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Since its introduction in Brazil, live TV has been a major entertainment source and one of the most influential opinion makers in the country. Free-to-air TV was launched in the 1950s and reached into thousands of homes by the end of the 1960s. Today, TV ownership is almost universal. It reaches 95 percent of Brazil's population and transcends socioeconomic boundaries in ways that other forms of entertainment do not. Its unparalleled reach has given live TV the upper hand in advertising. In 2010, over 60 percent of national advertising dollars were captured by TV, and this number grew to 66 percent in 2012. 2014 is poised to set another advertising record with the return of soccer's World Cup to Brazil and the certainty that virtually all of the country's eyes will be glued to their television sets.
TV reaches 95 percent of Brazil's population and transcends socioeconomic boundaries in ways that other forms of entertainment do not.
Brazil is a nation of broadcast consumers, and its citizens' love of sports and soap operas has presented live TV with a captive audience. Recent technological movements, however, have already begun to reshape television consumer habits in this South American nation. Brazilians are no less passionate about soccer or primetime dramas, but their options for additional content and when and where they watch it are skyrocketing. The introduction of cable TV in the 1990s began the cannibalization of free-to-air TV. More recently, non-linear video - e.g., video on demand (VoD), watched also on devices such as mobile phones and tablets via the Internet - has helped erode numbers even further.
Live TV still dominates but is giving way to other formats
McKinsey's 2013 iConsumer Brazil survey shows a clear shift away from live television. Between 2011 and 2013, pay-TV usage increased 12 percent year on year and mobile Internet usage increased 27 percent, contributing to live TV's fall from 67 to 47 percent of all video consumption. Although it still represents the most significant part of the Brazilian video diet, it does not represent the majority anymore.
Brazilians are no less passionate about soccer or primetime dramas, but their options for additional content and when and where they watch it are skyrocketing.
Another segment losing a lot of traction is recorded video, corresponding to the decline of more traditional recording devices like DVRs and showing a negative CAGR of 21 percent between 2011 and 2013. On the other hand, viewing from non-linear video sources, such as VoD, increased significantly during this time frame (CAGR of 68 percent). The rise in non-linear usage on the set-top box in Brazil is driven largely by pay-per-view events - for example, Brazilian soccer league matches, on-demand movies, and martial arts competitions. Over-the-top (OTT) Internet and time-shift video modes have shown the most significant growth with CAGRs of 103 and 137 percent respectively between 2011 and 2013. While these formats are used disproportionately more by affluent Brazilians, their growth rates in Brazil still far exceed those in the US by more than five times.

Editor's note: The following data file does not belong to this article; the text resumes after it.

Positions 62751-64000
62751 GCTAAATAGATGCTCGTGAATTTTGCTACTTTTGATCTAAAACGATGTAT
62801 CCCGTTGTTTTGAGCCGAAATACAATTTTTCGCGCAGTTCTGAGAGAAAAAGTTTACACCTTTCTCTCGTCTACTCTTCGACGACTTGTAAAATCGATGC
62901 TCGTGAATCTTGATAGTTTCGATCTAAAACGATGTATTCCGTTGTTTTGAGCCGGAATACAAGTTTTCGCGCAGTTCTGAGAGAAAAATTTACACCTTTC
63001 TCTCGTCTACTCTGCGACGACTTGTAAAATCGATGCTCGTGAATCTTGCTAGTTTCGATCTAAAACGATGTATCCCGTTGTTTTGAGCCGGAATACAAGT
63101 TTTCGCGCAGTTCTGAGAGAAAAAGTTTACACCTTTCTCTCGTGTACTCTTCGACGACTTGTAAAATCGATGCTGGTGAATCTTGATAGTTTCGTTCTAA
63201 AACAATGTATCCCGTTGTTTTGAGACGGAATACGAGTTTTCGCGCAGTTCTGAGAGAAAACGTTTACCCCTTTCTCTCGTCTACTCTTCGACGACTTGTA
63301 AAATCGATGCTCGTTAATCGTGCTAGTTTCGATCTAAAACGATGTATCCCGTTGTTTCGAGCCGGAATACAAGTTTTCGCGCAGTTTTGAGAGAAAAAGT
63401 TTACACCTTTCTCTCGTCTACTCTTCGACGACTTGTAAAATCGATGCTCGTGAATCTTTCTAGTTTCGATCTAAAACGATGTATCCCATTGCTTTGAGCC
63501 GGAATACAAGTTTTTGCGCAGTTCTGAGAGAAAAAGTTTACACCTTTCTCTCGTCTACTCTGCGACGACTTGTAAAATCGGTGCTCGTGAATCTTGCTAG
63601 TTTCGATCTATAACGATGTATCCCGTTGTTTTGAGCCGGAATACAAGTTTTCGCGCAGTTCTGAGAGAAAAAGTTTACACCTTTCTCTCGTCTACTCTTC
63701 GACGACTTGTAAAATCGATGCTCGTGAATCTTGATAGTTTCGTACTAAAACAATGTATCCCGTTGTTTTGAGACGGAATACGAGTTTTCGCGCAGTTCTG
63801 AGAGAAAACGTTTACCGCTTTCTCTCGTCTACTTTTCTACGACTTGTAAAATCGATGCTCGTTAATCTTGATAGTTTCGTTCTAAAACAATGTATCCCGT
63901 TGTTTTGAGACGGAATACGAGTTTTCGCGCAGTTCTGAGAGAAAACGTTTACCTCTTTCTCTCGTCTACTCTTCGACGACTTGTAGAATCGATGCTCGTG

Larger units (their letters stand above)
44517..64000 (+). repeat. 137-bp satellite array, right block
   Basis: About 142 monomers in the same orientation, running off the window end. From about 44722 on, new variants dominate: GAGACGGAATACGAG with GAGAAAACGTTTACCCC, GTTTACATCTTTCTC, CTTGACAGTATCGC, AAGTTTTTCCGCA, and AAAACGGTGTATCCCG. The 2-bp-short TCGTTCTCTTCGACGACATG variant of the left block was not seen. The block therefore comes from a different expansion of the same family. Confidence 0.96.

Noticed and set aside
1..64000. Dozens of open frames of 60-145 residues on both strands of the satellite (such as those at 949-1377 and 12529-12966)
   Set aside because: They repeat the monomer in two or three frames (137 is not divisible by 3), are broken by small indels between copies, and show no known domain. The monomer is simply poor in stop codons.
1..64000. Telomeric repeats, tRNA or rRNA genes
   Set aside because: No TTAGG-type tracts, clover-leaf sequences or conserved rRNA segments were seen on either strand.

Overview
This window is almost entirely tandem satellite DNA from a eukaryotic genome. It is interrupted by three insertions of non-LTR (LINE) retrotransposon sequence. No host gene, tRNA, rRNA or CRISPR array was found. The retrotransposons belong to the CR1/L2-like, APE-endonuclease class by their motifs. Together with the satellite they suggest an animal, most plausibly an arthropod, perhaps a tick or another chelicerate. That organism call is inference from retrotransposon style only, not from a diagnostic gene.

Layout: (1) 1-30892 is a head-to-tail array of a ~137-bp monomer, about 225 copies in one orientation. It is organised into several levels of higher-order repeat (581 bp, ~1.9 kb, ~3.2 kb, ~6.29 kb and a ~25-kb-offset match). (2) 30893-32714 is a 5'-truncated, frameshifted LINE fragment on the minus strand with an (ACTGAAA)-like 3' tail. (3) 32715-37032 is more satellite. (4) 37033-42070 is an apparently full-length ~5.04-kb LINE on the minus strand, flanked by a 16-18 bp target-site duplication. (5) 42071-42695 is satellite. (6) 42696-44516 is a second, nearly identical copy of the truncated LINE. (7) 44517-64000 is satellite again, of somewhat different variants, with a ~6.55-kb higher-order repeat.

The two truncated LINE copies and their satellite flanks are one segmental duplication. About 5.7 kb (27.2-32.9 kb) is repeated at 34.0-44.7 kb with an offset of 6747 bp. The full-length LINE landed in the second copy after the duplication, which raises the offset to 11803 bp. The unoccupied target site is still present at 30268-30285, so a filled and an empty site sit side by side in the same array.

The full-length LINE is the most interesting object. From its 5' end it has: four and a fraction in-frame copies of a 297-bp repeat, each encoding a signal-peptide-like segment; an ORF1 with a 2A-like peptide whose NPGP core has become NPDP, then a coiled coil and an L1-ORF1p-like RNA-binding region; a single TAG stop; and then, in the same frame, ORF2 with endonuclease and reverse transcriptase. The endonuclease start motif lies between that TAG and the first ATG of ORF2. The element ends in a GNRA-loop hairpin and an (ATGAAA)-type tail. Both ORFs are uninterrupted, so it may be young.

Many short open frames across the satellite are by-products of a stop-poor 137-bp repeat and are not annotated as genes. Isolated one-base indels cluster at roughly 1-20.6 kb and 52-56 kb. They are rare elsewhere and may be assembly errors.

Mobile phones and tablets are emerging as video platforms
How to watch video is only one aspect of the technology and consumer habits environment. The other key element is the devices viewers use. iConsumer data shows that the share of attention for (time spent using) mobile phones and tablets increased from 2011 to 2013.
TV has lost 8 percent of its attention - based on minutes of usage (MOU) - to the viewing of Internet clips and downloaded or streamed video. Although there is an increase in the time spent on these video formats being watched on PCs (10 percent CAGR), the most significant increases are in video consumption on mobile devices (45 percent CAGR). And after just a few years on the market, the tablet's share of attention for video watching (9 minutes per day) was already approaching that of mobile's (14 minutes per day) in 2013 - even if tablet ownership is still limited and skewed to higher socioeconomic classes.
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